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Waste Not
How Dow Is Helping Global Communities Tackle Plastic Waste

By helping to incentivize, develop and scale circular and environmentally beneficial projects, we can maximize the value of waste, empower communities and create a more sustainable future.

Poor waste management infrastructure is a major contributor to global plastic pollution, and the situation is getting worse. Inundated by plastic waste, countries such as China, Malaysia and Indonesia recently announced that they will no longer accept plastic waste imports. Meanwhile, rising costs are forcing some municipalities in the United States to suspend recycling programs.

While some countries have taken measures to cut down on waste, it’s not enough. We need to fundamentally change our approach to consumption, moving from a linear system that consumes and disposes of plastics, to a circular economy that reuses and repurposes these materials, generating new value for society. An important part of this shift will be developing and piloting replicable frameworks for circular innovation that will empower communities around the world to achieve zero-waste, particularly those that are disproportionately impacted by plastic pollution.

We’re already seeing momentum in pockets of society. On an industry level, companies are beginning to respond to consumer demands for environmental sustainability by adopting circular business models and developing innovative products that reduce waste. We’re also witnessing instances of communities leveraging zero-waste models to convert plastic waste into valuable resources, particularly in parts of the developing world.

One example is Project MASARO, a unique collaboration between Dow and Professor Zainal Abidin of the Bandung Institute of Technology, which is working to create closed-loop, circular economies for waste in Indonesia. MASARO, which is Indonesian for “zero waste,” applies locally available technologies to turn post-consumer plastic into valuable byproducts for use in agriculture, farming and energy. In an initial pilot at a boarding school in West Java, participants collected and converted 8,800 pounds of plastic waste into 8,800 liters of fertilizer and 90 liters of fuel, which have been sold or used to benefit the community. The initiative has also trained more than 2,000 students and teachers in proper recycling and waste management behaviors, with the goal of training 12,000 individuals in the area. If implemented globally, this framework could reduce costs for local governments and relieve some of the burden on global recycling infrastructures.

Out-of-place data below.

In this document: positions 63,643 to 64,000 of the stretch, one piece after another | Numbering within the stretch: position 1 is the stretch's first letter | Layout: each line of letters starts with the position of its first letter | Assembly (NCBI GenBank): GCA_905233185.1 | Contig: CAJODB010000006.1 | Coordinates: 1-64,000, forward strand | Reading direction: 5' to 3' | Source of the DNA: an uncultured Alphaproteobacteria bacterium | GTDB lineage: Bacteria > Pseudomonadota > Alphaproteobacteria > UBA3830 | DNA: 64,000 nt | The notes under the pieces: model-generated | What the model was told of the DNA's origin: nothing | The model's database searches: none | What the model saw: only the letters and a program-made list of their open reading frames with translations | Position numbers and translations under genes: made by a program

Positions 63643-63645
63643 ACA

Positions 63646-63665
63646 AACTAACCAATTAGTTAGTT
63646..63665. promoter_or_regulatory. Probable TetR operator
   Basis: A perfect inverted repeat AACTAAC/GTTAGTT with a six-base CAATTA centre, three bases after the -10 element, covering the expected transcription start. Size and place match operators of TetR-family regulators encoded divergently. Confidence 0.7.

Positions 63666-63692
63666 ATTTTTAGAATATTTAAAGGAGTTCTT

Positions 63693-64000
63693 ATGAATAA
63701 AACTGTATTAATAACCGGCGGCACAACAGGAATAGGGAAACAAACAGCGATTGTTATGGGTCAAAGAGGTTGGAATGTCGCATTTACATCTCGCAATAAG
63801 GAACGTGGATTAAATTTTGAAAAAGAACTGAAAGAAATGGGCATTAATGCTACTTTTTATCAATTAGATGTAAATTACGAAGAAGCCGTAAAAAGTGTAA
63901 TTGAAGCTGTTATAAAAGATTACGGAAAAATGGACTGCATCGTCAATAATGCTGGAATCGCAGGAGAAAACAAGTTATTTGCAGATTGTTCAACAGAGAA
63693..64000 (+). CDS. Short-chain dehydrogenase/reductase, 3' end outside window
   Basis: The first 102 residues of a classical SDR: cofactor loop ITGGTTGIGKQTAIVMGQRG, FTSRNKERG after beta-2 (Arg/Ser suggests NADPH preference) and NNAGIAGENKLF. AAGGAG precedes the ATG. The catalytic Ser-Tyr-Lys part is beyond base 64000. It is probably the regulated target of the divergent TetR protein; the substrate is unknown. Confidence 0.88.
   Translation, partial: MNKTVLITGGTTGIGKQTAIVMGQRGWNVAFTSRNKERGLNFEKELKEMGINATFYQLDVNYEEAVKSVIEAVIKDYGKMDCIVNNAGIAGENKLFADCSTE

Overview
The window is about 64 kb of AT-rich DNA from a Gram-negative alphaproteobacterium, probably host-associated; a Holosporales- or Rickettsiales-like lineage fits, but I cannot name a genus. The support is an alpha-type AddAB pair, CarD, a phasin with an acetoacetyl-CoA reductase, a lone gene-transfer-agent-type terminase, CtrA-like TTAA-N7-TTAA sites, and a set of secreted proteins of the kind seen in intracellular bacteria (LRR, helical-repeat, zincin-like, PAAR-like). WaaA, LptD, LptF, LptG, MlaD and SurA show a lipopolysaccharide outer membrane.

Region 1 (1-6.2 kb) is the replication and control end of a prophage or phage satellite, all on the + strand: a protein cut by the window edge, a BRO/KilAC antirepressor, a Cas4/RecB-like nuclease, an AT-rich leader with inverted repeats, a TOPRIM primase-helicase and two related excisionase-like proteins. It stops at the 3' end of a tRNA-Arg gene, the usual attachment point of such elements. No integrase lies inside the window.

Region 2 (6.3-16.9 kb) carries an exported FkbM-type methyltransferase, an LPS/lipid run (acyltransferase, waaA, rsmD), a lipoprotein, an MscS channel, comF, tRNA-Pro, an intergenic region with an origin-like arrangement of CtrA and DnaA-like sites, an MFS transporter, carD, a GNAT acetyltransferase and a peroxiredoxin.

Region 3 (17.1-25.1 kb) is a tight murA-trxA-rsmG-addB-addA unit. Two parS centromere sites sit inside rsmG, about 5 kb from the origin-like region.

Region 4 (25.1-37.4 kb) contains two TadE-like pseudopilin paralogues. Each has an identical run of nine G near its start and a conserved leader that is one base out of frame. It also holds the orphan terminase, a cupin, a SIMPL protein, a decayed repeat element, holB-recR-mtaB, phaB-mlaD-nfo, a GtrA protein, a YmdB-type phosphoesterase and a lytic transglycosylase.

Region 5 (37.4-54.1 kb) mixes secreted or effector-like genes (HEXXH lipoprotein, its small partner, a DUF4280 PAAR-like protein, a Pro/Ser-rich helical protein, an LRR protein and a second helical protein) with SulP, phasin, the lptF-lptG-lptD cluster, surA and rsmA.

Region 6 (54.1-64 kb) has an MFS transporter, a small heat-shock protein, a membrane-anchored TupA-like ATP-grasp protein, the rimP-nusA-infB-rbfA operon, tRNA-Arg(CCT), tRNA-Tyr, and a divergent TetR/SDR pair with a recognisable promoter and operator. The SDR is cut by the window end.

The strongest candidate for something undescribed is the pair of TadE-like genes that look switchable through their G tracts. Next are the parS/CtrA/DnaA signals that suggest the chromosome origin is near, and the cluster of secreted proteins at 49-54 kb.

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Similarly, we’ve partnered with NGOs in Brazil on Recycling for Change to develop a professional development and strategic support model that is enabling waste-picker cooperatives to become more sustainable and profitable; while benefiting individuals, families and communities. On average, we aim to increase participating waste pickers’ monthly income from R$700 (~US$169) to R$2,000 (~US$480). In its current form, the initiative has the potential to benefit hundreds of families along the waste management value chain — but the economic and environmental impact would be even greater if scaled to other parts of Latin America and the developing world.

For the moment, these initiatives are in the pilot stages. However, governments, NGOs and corporations can help to scale these frameworks and pave the way for broader adoption of circular economy practices. If similar practices were adopted in other regions of the world, it would set the stage for widespread social and environmental change, empowering organizations to address major global challenges such as plastic pollution, poor infrastructure or unequal access to education. Companies in the plastics value chain have an important role to play in supporting these efforts, since we have the resources, partner ecosystem, and technological expertise to create, scale and tailor circular frameworks to meet the unique needs of different communities.

At Dow, we’re dedicated to achieving a circular economy, but the plastic industry can’t reach this goal alone. It’s imperative we all work together, leveraging expertise from governments, corporations, NGOs, academics and consumers from around the world. By helping to incentivize, develop and scale circular and environmentally beneficial projects such as MASARO and Recycling for a Change, we can maximize the value of waste, empower communities and create a more sustainable future.